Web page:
If feature filmmakers had dared to invent the inspiring story of "The Singing Revolution," they likely would be dissed by cynical critics as simplistic at best, schmaltzy at worst.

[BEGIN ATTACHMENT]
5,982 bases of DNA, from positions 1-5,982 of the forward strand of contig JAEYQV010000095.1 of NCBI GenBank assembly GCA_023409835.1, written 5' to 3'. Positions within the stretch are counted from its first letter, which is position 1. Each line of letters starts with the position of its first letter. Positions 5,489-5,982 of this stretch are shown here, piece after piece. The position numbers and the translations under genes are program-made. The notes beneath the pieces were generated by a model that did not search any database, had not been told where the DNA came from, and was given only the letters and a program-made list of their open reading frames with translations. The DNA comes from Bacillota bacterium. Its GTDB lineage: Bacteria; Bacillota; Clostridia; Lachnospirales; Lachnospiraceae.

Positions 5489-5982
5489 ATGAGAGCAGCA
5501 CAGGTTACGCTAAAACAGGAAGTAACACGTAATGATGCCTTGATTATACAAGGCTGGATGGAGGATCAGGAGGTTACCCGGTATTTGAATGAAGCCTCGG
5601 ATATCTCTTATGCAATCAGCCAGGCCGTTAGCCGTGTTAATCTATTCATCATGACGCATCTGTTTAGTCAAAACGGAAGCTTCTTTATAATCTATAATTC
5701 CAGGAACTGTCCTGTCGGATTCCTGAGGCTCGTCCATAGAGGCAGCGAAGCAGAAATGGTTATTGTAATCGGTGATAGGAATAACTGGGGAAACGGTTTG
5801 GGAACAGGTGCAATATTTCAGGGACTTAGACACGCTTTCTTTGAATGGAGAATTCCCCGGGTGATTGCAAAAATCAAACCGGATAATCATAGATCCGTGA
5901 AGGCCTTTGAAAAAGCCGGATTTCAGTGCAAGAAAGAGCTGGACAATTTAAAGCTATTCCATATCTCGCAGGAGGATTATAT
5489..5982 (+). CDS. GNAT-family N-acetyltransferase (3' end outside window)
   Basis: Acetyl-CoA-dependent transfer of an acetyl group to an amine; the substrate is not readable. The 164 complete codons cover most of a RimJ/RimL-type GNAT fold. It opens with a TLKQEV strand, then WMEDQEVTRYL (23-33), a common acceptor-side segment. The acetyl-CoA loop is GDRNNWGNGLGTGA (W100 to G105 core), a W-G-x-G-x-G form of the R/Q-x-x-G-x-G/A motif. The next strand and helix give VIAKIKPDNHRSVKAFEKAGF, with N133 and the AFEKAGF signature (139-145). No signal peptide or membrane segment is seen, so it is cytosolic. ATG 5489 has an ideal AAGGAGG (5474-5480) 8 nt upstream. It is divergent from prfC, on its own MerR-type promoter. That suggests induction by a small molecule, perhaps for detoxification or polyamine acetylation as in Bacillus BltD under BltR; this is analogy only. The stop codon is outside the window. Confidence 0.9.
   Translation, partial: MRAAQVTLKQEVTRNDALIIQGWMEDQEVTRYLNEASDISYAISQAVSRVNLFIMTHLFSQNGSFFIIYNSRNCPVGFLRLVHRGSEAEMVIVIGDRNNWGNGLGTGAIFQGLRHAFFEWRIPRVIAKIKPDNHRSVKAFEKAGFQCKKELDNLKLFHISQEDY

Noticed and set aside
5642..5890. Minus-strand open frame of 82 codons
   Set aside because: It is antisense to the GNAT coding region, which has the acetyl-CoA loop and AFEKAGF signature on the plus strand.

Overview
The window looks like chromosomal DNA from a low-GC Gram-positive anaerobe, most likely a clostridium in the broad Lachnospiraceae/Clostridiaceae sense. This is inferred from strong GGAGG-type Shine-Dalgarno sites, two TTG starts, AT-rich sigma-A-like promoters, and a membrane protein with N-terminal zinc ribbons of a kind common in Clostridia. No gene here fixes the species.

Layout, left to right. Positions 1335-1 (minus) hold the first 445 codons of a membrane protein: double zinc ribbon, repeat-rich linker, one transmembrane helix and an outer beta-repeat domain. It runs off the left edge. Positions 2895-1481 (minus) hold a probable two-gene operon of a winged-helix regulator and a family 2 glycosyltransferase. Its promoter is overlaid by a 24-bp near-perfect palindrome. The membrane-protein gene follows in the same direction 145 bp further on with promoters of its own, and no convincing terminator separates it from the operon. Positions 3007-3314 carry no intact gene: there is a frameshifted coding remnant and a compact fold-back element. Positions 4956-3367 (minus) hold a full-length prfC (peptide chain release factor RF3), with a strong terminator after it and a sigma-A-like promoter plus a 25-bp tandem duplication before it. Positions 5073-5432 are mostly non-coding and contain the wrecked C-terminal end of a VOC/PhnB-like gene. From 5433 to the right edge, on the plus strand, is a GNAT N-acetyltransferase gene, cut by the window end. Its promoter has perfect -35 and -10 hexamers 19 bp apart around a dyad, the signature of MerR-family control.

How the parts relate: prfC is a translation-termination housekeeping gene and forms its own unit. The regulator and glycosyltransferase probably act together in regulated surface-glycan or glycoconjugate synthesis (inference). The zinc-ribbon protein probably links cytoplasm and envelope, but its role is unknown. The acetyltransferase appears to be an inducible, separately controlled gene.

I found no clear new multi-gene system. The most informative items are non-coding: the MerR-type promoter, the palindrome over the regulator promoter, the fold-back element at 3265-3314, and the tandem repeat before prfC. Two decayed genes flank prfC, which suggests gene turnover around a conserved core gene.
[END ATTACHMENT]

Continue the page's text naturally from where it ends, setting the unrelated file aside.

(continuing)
If feature filmmakers had dared to invent the inspiring story of “The Singing Revolution,” they likely would be dissed by cynical critics as simplistic at best, schmaltzy at worst. Documentarians James Tusty, Maureen Castle Tusty and Mike Majoros take an unaffectedly straightforward approach to telling what narrator Linda Hunt aptly describes as “the story of how culture saved a nation,” detailing how, in the tiny and frequently occupied country of Estonia, resistance to Soviet rule was expressed and encouraged through folk songs during the post-WWII era. Stranger-than-fiction pic, which opened Dec. 14 in New York, could score in homevid and pubcast venues.The documakers efficiently intertwine archival footage, talking-head interviews and Hunt’s understated voiceover in a history lesson structured as an emotionally and dramatically satisfying narrative. Despite the determined efforts of Soviet occupiers to repress their native culture, Estonians somehow managed to sustain their tradition of choral singing at events such as Laulupidu, a music festival held every five years. At the 1969 fest, thousands of Estonians defied authorities by repeatedly singing a patriotic song banned by the Soviets, fueling the nonviolent rebellion that eventually led to Estonia’s independence.